'Cash for clunkers' won't be running much longer, government says

The government will announce a plan as soon as today for winding down its popular but problem-plagued "cash for clunkers" program.

The announcement by Transportation Secretary Ray LaHood came as a New York dealership group said that hundreds of its members had stopped doing clunker transactions because of delays in getting reimbursed by the federal government.

Dealers worry that the $3-billion program will run out of money before they are reimbursed for discounts given to car buyers on clunker transactions. The National Automobile Dealers Assn. said "it is difficult, if not impossible, to accurately project the 'burn rate' of available funds" for the promotion, which provides discounts of $3,500 or $4,500 to consumers who trade in an older car for a more fuel-efficient new car.

That could leave dealers holding the bag, the group said, because the rules stipulate that the government doesn't have to pay dealers who submit claims for reimbursement after the clunkers program runs out of money.

LaHood said at a news conference Wednesday that a wind-down plan would be announced in the next couple of days.

"I know dealers are frustrated, but they're going to get paid," he said.

As of Wednesday morning, dealers had submitted 435,102 clunker transactions to the Transportation Department and requested $1.8 billion in reimbursements.

In California, which tops the list of states in terms of clunker transactions, most dealerships appear to be sticking with the program. The frenzy of buyer interest that greeted the program when it kicked off July 24 has dropped considerably, partly because of shortages of popular cars such as the Toyota Corolla, Honda Civic and Ford Focus.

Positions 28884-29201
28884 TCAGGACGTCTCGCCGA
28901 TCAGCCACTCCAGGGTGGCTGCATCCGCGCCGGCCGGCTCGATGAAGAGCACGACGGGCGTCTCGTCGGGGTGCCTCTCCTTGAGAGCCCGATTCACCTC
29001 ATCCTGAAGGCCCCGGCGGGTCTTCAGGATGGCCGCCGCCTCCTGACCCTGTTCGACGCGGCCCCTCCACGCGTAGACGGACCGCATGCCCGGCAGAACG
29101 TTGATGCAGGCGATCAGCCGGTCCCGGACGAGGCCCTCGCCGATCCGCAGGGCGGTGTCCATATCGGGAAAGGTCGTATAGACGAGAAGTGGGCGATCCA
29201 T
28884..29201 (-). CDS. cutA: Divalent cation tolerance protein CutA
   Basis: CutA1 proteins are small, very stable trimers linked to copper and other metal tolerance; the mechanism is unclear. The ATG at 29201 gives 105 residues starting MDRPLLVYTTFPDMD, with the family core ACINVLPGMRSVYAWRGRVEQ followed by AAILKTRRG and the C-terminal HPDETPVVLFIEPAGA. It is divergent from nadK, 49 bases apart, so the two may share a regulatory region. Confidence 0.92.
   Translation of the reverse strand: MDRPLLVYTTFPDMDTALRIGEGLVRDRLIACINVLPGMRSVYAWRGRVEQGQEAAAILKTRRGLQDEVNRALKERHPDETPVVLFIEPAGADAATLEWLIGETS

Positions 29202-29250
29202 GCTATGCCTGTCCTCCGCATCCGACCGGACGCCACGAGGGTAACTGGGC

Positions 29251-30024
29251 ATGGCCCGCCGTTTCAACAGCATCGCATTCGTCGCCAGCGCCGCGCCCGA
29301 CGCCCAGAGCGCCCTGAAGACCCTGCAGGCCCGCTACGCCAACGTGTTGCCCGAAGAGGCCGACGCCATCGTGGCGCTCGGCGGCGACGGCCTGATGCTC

"The gold rush is over," said Eric Choi, fleet manager at Hollywood Ford. "We're still getting some business from it, but like every other dealer, we're pretty much out of cars."

Fritz Hitchcock, who owns Toyota dealerships in City of Industry, Santa Barbara and Northridge, said his inventory had plummeted since the program began. His Santa Barbara dealership, for instance, normally has about 120 vehicles on the lot. Wednesday it had 12.

Hitchcock said he had submitted claims for about $1.3 million in clunker reimbursements but had yet to receive a dime from the government.

"I agree with the guy who said this is the most successful, worst-run program ever," he said.



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